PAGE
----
Updated November 26, 2020:

Illinois Labor Laws

Illinois labor laws are primarily considered to be employee-friendly. Some state employment requirements can be found below to help employers understand the scope and range of laws impacting employer-employee relations.

Employers must comply with both state and federal law. Employers must also comply with any applicable municipal legislation that impacts the employment of their workers, in addition to adhering to state and federal regulations.

Labor and Employment Law Overview: Illinois

Employers in the state of Illinois are barred from showing any discrimination against their employees on any basis, and several factors.

State law restricts an employer’s ability to useability tests, records of arrest, break periods, and/or child labor.

Illinois establishes requisites related to the payment of wages, pay rate, paydays, wage deductions, healthcare processing, and notifications.

In Illinois, leave requirements include family military break, blood donation leave, civil service and/or jury duty leave, and school visitation leave.

Some employers are required to provide advanced notice of any of their plants closing. The same applies to mass layoffs.

New Illinois Employment Laws for 2015

There are three new employment laws on the books that took effect for Illinois employers statewide in January of 2015. The first is known as the Illinois “Ban-the-Box” law.

The second new law is called the Pregnant Workers Fairness Act, also known as the PWFA, which consists of legislative amendments to the Illinois Human Rights Act, known as the IHRA, which poses restrictions on employers on how they can treat any and all pregnant employees and applicants. It applies to all employers with one or more employees.

The PWFA also forbids discrimination against any applicants or employees because of her pregnancy, or due to her requesting any sort of accommodation for her pregnancy. The third law is an amendment to the Illinois Wage Payment and Collection Act, also known as the IWPCA, which permits employers the right to pay their employees’ wages using payroll debit cards. However, these amendments are based on strict requirements.

State law also requires their employers to adhere to PWFA. They have to post notices to their employees and include the PWFA information in any employee handbooks that are distributed as a condition of employment. Training materials must make the restrictions clear.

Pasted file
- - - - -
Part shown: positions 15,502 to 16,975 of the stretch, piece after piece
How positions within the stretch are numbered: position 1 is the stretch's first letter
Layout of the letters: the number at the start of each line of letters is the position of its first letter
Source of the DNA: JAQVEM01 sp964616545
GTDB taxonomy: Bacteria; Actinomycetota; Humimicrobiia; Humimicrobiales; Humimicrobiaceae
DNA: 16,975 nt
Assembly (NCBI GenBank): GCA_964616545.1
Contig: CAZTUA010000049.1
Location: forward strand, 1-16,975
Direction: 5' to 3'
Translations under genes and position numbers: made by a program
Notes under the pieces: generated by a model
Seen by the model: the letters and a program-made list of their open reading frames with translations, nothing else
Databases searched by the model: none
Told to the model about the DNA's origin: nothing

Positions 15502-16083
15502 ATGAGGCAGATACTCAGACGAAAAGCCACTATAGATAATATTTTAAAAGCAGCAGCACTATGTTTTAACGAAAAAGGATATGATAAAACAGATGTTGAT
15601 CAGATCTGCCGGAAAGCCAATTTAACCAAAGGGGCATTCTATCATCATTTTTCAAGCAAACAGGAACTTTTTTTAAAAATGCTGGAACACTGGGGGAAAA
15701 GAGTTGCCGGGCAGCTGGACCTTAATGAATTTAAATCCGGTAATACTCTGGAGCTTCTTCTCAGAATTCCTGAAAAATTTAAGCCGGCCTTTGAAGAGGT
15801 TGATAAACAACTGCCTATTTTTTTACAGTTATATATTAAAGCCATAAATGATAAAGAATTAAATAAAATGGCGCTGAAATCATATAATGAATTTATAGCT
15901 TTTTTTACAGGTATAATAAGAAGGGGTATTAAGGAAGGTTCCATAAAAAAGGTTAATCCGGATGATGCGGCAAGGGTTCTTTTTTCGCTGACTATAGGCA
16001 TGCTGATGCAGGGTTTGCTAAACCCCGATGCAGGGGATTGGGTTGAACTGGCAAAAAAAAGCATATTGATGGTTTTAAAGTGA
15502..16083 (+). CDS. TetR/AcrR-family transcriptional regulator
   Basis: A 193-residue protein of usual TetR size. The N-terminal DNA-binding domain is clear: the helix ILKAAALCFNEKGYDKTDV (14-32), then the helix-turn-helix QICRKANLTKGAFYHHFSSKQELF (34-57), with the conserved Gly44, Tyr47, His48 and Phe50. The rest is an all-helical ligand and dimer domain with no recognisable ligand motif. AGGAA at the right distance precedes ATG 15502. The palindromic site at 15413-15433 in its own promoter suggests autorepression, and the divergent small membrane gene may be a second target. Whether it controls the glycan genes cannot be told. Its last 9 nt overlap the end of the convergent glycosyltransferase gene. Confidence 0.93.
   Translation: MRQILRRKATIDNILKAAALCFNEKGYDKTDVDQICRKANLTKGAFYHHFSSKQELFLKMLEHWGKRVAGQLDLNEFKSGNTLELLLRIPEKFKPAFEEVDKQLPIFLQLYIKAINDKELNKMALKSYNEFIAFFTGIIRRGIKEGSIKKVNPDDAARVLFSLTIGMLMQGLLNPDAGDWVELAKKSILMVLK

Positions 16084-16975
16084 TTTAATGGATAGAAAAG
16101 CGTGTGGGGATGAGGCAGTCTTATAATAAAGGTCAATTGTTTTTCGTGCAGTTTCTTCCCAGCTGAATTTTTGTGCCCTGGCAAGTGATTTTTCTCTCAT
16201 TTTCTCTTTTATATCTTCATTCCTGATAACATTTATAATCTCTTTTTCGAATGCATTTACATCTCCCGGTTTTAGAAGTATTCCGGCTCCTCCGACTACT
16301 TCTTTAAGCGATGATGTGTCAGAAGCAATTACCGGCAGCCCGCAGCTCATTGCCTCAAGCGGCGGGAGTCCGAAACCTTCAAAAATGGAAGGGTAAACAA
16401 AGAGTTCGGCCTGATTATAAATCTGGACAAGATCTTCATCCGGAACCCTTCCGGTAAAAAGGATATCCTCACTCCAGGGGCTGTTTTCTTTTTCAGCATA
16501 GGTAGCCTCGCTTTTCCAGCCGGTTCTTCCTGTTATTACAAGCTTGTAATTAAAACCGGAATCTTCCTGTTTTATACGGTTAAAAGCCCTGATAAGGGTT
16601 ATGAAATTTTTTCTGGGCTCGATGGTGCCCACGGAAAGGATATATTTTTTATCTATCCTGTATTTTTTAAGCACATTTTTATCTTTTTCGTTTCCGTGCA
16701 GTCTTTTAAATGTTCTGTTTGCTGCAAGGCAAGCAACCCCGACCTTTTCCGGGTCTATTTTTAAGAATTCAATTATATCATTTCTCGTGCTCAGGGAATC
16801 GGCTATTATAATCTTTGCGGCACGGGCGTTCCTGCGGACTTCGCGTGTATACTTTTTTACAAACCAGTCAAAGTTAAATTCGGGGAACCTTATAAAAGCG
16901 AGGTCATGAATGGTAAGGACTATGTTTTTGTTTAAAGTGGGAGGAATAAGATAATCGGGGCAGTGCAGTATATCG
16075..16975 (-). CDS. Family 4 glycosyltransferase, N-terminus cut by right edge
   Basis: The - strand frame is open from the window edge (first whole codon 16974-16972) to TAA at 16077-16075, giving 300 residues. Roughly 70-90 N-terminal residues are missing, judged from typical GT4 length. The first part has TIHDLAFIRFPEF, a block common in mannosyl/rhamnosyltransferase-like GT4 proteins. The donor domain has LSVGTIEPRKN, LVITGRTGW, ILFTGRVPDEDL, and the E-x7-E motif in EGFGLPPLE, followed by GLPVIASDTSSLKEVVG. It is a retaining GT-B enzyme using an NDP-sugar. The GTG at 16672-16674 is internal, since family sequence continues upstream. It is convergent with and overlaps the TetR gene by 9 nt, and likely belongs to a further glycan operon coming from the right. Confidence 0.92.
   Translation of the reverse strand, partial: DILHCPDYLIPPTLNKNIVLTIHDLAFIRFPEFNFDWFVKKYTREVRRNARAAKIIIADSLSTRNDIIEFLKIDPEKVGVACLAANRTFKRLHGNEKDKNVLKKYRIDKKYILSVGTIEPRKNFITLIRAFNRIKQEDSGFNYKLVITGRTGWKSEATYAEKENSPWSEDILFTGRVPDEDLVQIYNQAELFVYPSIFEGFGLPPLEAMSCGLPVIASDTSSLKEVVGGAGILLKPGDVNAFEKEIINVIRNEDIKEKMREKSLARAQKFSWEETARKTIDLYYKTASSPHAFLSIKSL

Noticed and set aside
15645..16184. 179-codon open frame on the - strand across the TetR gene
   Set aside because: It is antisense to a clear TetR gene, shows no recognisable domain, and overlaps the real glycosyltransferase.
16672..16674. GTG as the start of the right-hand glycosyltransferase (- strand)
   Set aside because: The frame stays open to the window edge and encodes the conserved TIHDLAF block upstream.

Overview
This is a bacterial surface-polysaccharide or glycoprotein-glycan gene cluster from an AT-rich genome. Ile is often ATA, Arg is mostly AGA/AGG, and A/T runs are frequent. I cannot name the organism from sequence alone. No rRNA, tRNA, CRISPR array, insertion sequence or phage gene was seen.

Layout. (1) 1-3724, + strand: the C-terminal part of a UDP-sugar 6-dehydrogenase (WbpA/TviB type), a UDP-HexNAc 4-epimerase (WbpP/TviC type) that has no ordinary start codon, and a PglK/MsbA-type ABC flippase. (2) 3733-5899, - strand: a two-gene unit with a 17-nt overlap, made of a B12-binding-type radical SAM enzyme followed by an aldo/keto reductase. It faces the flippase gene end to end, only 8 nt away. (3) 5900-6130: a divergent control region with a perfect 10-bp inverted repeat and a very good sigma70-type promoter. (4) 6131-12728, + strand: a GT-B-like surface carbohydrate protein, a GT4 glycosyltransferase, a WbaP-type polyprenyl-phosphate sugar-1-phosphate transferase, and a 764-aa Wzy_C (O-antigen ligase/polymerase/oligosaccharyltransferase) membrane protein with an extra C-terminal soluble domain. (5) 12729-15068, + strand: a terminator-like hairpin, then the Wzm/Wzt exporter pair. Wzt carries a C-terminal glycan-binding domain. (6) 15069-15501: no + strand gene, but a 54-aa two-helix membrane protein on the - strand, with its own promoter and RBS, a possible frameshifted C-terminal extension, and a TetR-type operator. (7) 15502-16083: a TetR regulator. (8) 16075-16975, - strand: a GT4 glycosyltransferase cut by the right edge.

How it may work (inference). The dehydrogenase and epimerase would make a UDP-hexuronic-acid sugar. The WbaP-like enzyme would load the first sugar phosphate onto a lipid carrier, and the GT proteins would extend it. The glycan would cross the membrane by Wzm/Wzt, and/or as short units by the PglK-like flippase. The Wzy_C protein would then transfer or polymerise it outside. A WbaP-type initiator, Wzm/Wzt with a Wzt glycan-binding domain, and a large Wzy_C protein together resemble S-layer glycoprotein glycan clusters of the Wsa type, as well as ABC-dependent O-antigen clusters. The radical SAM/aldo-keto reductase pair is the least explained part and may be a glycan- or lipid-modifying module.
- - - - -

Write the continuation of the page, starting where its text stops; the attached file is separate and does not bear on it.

All employers with one employee or more in the state of Illinois should be thorough and review their employment procedures. They should modify them where necessary, and provide adequate and appropriate training to all staff, particularly supervisors and managers.


The most impactful and significant requirements of the PWFA are the duties of employers to provide accommodations within reason is requested by one of their employees or applicants due to pregnancy, medical condition, or childbirth-related event, unless that employer can demonstrate to the state that the accommodation would impose unneeded and undue hardships on the business or company’s property.

This requirement is very similar to the duty that’s imposed on employers wherein they are required to reasonably accommodate disabled employees and applicants under the Americans with Disabilities Act, also known as the ADA, to grant them the right to perform essential functions of the job that a given applicant seeks, or that a current employee holds.

Provisions of the PWFA that concern reasonable accommodations are very similar to the rules that were established by the EEOC with its non-binding pregnancy discrimination guidance, although the IHRA amendments are different in that they are legally binding in the state of Illinois, are more specific, and in other respects.

While the PWFA does mandate interactive processes between employers and employees or applicants to attempt to come to an agreement on reasonable accommodations as defined by the ADA, the PWFA prohibits any employers from requiring any applicants or employees to accept accommodations selected by employers, particularly if the parties are unable to agree on an accommodation.

The PWFA remains silent as to the recourse any employer has in the situation where an applicant or employee rejects an employer’s offered accommodations.

Employers must agree to an accommodation of some kind as requested by applicants and employees, or must agree to one that is medically advisable by the employee or applicant’s health care provider unless the business entity can establish that such accommodations would incur hardships for the business or its property.

PWFA also permits employers from obtaining documentation from an applicant or employee’s health care provider in respect to the requirements and needs for requested accommodations, given the employee gives the appropriate authorization, to the same extent that it seeks such documents for conditions that may qualify as an inability to perform the job, such as disabilities, although the PWFA does not view pregnancy as a disability.

The PWFA further prohibits what a given employer may request in respect to medical justification for requested accommodations, descriptions of accommodations that are medically advisable, the date the requested accommodation became medically contraindicated, and the probable or likely durable of the accommodation, if applicable.

The PWFA also contains a non-exclusive list of reasonable accommodations. This list includes:

  • More frequent and longer bathroom breaks and/or breaks for water intake and periodic rest and recovery
  • Private non-bathroom breaks for breastfeeding children
  • Seating
  • Manual labor
  • Assistance with light duties
  • Transfers
  • Accessing features of the work site
  • Reassignment to internal vacant positions
  • Time off to recover from childbirth or any conditions that arise from it
  • Any medical issues that require time off from work